Haiti : Corporation swooping in to profit from Haiti's misery

Ankhur

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Published on Thursday, March 11, 2010

Private Firms Line Up as Haiti Opens for Business
by Agence France Presse

MIAMI - Haiti's road to recovery took a new twist Wednesday as a trade group representing private security contractors wrapped up a conference on reconstruction in the earthquake-battered nation.

Haitians demonstrate against hunger in their camp in Port-au-Prince. Haiti's road to recovery took a new twist Wednesday as a trade group representing private security contractors wrapped up a conference on reconstruction in the earthquake-battered nation. (Photo:Thony Belizaire/AFP)"You don't want to look like you're profiteering off situations like these," Derrell Griffith, project director at Sabre International, said. "But there is a need and the people need it quick."

The conference was organized by the Association of the Stability Operations Industry, also known as IPOA, representing some 60 companies working in logistics and security, many of them active in Iraq and Afghanistan.

full article;
http://www.commondreams.org/headline/2010/03/11-2
 

bientempo

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Published on Thursday, March 11, 2010

Private Firms Line Up as Haiti Opens for Business
by Agence France Presse

MIAMI - Haiti's road to recovery took a new twist Wednesday as a trade group representing private security contractors wrapped up a conference on reconstruction in the earthquake-battered nation.

Haitians demonstrate against hunger in their camp in Port-au-Prince. Haiti's road to recovery took a new twist Wednesday as a trade group representing private security contractors wrapped up a conference on reconstruction in the earthquake-battered nation. (Photo:Thony Belizaire/AFP)"You don't want to look like you're profiteering off situations like these," Derrell Griffith, project director at Sabre International, said. "But there is a need and the people need it quick."

The conference was organized by the Association of the Stability Operations Industry, also known as IPOA, representing some 60 companies working in logistics and security, many of them active in Iraq and Afghanistan.

full article;
http://www.commondreams.org/headline/2010/03/11-2
From reading the linked article this does not sound like a bad thing! They are providing construction, Agriculture, material. But the title of the thread makes you think that its all profiteering. Haiti does need the type of help that is discussed, and they are being included in the decision making. This won't work unless the Haitian people are involved.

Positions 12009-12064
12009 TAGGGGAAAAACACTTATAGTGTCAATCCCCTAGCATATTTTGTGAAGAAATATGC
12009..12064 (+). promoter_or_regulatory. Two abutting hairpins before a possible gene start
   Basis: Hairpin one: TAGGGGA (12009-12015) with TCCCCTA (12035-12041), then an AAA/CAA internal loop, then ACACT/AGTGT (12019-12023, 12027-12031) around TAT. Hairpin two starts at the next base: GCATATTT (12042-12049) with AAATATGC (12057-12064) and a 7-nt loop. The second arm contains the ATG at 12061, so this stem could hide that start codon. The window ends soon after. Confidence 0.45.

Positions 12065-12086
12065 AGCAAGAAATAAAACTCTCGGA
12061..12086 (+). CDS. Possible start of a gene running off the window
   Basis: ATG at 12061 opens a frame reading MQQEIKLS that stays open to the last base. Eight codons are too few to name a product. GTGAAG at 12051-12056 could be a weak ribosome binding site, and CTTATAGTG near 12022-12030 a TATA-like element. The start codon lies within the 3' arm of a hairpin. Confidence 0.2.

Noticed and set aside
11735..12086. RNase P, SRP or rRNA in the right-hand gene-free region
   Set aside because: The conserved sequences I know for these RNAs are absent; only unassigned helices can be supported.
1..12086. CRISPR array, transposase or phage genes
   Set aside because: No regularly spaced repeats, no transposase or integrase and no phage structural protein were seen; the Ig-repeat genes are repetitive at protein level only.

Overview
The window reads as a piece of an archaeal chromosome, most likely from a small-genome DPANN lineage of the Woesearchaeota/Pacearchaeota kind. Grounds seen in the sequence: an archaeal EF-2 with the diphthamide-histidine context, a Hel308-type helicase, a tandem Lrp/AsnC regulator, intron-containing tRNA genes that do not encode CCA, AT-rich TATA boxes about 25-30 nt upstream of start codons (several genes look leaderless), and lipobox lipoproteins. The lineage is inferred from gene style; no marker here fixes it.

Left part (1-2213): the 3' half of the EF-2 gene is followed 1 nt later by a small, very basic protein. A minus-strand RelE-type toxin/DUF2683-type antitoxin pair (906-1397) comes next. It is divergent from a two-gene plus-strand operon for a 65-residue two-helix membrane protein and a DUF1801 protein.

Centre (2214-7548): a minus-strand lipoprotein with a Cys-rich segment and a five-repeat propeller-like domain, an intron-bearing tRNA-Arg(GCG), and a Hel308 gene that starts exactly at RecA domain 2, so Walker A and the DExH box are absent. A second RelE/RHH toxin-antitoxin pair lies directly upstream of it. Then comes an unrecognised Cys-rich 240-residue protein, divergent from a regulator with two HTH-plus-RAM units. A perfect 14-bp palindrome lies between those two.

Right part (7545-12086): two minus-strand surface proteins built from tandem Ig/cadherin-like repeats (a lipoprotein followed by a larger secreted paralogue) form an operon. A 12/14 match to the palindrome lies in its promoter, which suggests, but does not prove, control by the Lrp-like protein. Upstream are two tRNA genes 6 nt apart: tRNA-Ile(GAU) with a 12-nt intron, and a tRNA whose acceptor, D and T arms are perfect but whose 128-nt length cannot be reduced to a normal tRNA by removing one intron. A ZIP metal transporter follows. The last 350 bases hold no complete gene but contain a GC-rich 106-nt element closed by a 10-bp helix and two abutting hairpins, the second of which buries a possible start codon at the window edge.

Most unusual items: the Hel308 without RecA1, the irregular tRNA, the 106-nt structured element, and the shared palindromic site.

Ankhur

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From reading the linked article this does not sound like a bad thing! They are providing construction, Agriculture, material. But the title of the thread makes you think that its all profiteering. Haiti does need the type of help that is discussed, and they are being included in the decision making. This won't work unless the Haitian people are involved.
I understand the conservative view point and folks have said the same thing about Halliburton in Iraq
 

bientempo

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I understand the conservative view point and folks have said the same thing about Halliburton in Iraq
The link was nothing like Halliburton in Iraq, maybe you need to read the whole link, plus look at other happenings there. Lots of great work being done now even though it's not filling the news any more.

This has nothing to do with a conservative view point, There is still lots(years) of work to be done there. And the Haitians cannot handle it all themselves. They must be included if it is to work. This agrees with everyone elses statements.

From your previous link

"Haiti is very open for business," she said, flicking through a Power Point presentation with a banner along the bottom that read, "Jobs, jobs, jobs, jobs, jobs." Another slide featured a picture of cruise ships approaching palm-fringed Haitian beaches. "By the way this is not a bad thing as the Cruise lines have their own docking areas and pay fees for the privilage, plus provide lots of jobs in that area, so don't even say that this should be stopped.'

One strategy for creating jobs is to bolster Haiti's agricultural sector, Barjon said, which would also make the country less reliant on food imports. Haiti used to produce almost all its own food, and now imports most of it.

The two-day conference was meant to match aid groups with companies they might call on. It comes two weeks before a large Haiti summit of international donors at the United Nations headquarters in New York

"There's a lot of people offering to do reconstruction in Haiti," Phelps said. "But it won't be the best outcome if those offered solutions override local decision-making."
 
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